Asked if the Sharia Law against the intake of alcohol has in any way fuelled the spread of the abuse of hard drugs, Dr. Mandara replied thus: “In Islam, alcohol is not the only thing that is forbidden. Everything that intoxicates is forbidden. We need to redefine the definition of intoxicants among Muslim clergies.”
She blamed the government for not putting up measures to forestall the sale of codeine even though it has been banned.
She then charged the elite to break their silence and work on discontinuing the menace by speaking and taking charge.
“At family level, we need to take our family more seriously. Honestly speaking, in the north, men need to take their family more seriously — because they are relegating the responsibility to the women. In the north, men are in charge of the home. At 18, if a mother talks to her child, the child would probably think you are a parrot.”
Kano Hisbah Board As Moral Police
Hisbah Board in Kano is referred to as the moral police. At the time of visit, there were about 14 to 21 young girls in their custody who were seen at inappropriate locations “at the most inappropriate hours” and picked up.
Though all the women under substance abuse have been transferred to the Kano State reformatory centre Kiru, all efforts made to access the reformatory centre proved abortive.
Speaking with Khadijah, 14, who had been held for three days at the Hisbah Board for fleeing her home in Adamawa State to Kano, she said she had to flee because her step mum “doesn’t treat her well”.
After losing both parents to Boko Haram rampage on her hometown, Adamawa, she has since been staying with her step-mom. She hopes to return to her grandmother in Jalingo so that she can start schooling again.
Another girl in the custody of Hisbah is Maryam, 19, who was caught at New Paradise Hotel, Kano. Maryam is a dancer. She gets N3000 to N4000 for dancing; even if she makes more money, she’s not paid more than that.
As for Khadijah, 19, who has been in the custody of Hisbah for a week, her parents reported her to Hisbah. She was held, alongside her boyfriend, Mathew, 29, whose house she fled to.
‘We Are Doing Our Best’
Director-General of Hisbah Board, Abah Seriyu Subi, admitted that, although rare, women have records of taking drugs and other substances.
“We have women but it has not been in our character (in the north). We have up 150 males and 50 females in our custody,” he said. “Although we have a challenge: People are denying (failing) to send their female children to the Board because of stigmatisation. They hide their children because of peer group.”
He added that intake of drug by these women is mainly “for them to get high”, and this has been aided by peer pressure and poverty.
Asked how the ban on codeine has reduced or increased the intake of other drugs, he said: “You cannot say it is because of the ban on the consumption of codeine. There are different substances that can make someone high: faeces of lizard, some go to the toilet (to sniff ammonia), we have ‘solution’. And they very cheap; with N5 to N10, you can get it.”
Sabongeri, a cosmopolitan area in Kano, seems to be the worst hit in the prevalence of drug abuse in the state. Therefore, the attention of the Board is drawn to the area.
“You will get all manner of drug addicts in the area,” Subi said. “We are doing our best to sanitise Sabongeri. Operating in the area is very complicated.”
Kano Police Speak
The Kano State Police Public Relations Officer, Magaji Majia, says the Kano State Police have developed a mutual relationship with every community “which makes it easy for information to be sourced when there is illegal distribution of illegal or suspicious substance in Kano”.
They [Police] work alongside the vigilante and the community rulers to make sure that the illegal consumption of codeine cough syrup and other illegal drugs is eliminated.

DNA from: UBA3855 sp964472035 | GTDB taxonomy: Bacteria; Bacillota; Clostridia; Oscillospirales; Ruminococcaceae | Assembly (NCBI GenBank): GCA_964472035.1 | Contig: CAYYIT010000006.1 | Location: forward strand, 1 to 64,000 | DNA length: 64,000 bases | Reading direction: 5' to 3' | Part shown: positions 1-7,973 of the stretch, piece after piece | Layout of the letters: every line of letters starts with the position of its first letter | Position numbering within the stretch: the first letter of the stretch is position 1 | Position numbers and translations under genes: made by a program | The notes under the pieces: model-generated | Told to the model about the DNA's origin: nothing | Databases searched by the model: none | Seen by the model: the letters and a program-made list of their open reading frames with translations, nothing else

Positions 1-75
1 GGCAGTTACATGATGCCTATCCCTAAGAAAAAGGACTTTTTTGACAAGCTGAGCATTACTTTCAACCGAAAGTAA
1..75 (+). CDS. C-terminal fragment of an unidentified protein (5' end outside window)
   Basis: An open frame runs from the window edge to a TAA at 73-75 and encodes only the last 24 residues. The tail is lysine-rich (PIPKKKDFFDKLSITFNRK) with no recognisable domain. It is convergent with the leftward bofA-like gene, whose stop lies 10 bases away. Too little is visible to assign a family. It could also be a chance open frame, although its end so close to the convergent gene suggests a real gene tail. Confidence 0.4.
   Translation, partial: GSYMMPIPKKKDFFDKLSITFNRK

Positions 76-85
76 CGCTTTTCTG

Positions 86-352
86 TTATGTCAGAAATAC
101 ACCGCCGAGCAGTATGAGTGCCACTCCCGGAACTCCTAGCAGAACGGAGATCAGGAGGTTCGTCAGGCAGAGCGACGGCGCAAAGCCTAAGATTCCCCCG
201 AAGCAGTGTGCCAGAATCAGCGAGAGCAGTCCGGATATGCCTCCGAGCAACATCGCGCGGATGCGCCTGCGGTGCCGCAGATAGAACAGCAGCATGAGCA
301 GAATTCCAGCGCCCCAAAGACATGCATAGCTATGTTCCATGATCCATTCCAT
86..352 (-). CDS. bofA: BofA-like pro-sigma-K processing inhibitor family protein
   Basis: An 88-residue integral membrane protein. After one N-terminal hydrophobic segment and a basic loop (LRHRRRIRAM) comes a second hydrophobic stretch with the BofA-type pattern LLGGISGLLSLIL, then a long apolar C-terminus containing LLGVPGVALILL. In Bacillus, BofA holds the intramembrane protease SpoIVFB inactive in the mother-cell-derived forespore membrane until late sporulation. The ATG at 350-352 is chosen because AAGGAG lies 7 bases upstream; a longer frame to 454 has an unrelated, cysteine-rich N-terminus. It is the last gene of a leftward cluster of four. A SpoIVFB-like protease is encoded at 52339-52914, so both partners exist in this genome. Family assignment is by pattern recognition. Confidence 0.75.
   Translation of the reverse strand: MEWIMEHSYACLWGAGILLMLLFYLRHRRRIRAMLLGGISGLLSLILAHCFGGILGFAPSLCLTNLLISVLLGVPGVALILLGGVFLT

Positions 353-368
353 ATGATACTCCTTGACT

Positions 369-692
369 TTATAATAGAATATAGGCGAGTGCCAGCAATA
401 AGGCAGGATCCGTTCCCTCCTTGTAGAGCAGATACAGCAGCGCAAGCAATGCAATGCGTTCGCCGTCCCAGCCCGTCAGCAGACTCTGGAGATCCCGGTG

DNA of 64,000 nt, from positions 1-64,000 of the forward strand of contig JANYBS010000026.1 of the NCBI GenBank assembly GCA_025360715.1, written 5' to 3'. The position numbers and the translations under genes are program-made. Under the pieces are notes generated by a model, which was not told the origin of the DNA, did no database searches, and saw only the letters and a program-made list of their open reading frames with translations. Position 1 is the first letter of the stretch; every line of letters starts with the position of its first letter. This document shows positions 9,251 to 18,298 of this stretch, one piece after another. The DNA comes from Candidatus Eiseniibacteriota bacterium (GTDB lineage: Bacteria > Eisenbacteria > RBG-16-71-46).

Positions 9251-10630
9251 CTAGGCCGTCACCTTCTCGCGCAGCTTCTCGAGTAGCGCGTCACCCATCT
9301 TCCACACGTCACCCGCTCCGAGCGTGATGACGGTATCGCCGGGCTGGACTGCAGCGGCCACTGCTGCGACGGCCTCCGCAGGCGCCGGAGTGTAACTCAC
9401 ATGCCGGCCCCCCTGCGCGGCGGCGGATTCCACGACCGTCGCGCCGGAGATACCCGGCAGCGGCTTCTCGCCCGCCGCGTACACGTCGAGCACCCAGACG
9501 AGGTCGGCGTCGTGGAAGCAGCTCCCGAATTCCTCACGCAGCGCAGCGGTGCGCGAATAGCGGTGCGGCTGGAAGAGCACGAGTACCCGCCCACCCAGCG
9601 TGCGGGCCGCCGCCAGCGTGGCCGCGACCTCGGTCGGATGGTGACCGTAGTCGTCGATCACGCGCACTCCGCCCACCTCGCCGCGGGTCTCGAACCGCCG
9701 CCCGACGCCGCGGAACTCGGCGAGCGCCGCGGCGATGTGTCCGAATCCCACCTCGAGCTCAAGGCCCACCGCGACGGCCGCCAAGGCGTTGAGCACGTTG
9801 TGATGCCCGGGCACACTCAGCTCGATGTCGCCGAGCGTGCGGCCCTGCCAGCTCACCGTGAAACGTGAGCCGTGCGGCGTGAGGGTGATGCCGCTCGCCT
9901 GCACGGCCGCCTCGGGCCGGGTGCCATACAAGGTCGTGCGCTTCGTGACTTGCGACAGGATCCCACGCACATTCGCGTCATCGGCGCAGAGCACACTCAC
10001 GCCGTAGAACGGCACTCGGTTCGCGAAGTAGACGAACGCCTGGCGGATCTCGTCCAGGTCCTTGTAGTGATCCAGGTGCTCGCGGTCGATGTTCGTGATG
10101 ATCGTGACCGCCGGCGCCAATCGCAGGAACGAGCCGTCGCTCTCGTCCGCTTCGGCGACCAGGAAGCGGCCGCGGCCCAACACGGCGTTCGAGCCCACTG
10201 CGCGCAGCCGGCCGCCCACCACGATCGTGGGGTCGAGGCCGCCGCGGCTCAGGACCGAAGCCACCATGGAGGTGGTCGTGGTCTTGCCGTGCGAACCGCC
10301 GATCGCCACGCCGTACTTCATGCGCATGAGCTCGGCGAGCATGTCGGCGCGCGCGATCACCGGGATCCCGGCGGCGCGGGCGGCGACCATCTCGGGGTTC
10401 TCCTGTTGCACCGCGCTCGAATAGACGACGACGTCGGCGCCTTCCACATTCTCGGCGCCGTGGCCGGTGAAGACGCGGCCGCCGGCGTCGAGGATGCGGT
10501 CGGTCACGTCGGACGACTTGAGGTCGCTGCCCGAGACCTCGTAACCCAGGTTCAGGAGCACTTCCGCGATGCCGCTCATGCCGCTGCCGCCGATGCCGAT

Mr Majia added that, recently, a man was arrested for storing over 25 bags, each of which contained 25 parcels of Marijuana, in a residential building which he has made a warehouse for these products.
The man, the caretaker and landlord have been arrested for this. Also, a man was arrested for importing banned Tramadol worth N19 million packed in an LG Television carton in a trailer with the intention of depositing in Kano State and Niger Republic.
Majia says the Police, with over 7000 officers, are working tirelessly in bringing perpetrators to law, though he said the Police are more concerned with dealers and importers of these harmful products.
“There are about 7,000 officers working tirelessly to bring drug abuse and addiction to a stop.
Mostly, women consume more Tramadol, Packaline, Rohypnol (Rochi),” he says.
Recovery From Drug Addiction In Women Lower— Psychologist
According to Ayo Ajeigba, a psychologist with the Olive Prime Psychological Service, “drug abuse and addiction is common among Nigerian women now”.
“Women use several substances, even more than men; other types of substances used also depend on cultures and religion, though in terms of comparison, men still consume drugs more than women though the recovery rate from drug addiction among women seem lower and they often get deeper as they have more emotional reasons backing their substance use.
“In terms of after effect of substances, the long and short term effects also depends on the type of substance consumed.”
According to Ajeigba, weed contributed to the smoothness of her pregnancy and speed of delivery “I did not stop smoking even all through my pregnancy. In fact, it made me strong and kept the baby healthy, I was in labour for just 20 mins and I believe weed was responsible for my painless delivery; my baby is 12 months old.”
There is a need for rehabilitation centres, creation of awareness of menace by religious leaders, state actors in order to bring drug addiction to a stop, advocates have said..
Some like Ibrahim Yusuf Gombe have gone a step further to weigh in.
Mr Gombe, an advocate and Director of the Drug-Free Arewa, a non governmental organisation, says the movement aims to tackle the alarming drug abuse especially among young people in the region.
He says it also aims to pull the attention of strategic influencers and stakeholders to the extent of the alarming damage, and the threat drug abuse poses on the future of the region.
“We also aim to reposition the northern region gradually, back on its historic hub of naturally and customary excellent and exceptional leaders, evident in providing direction in national affairs, and as pillars of Nigeria’s nationhood,” he says.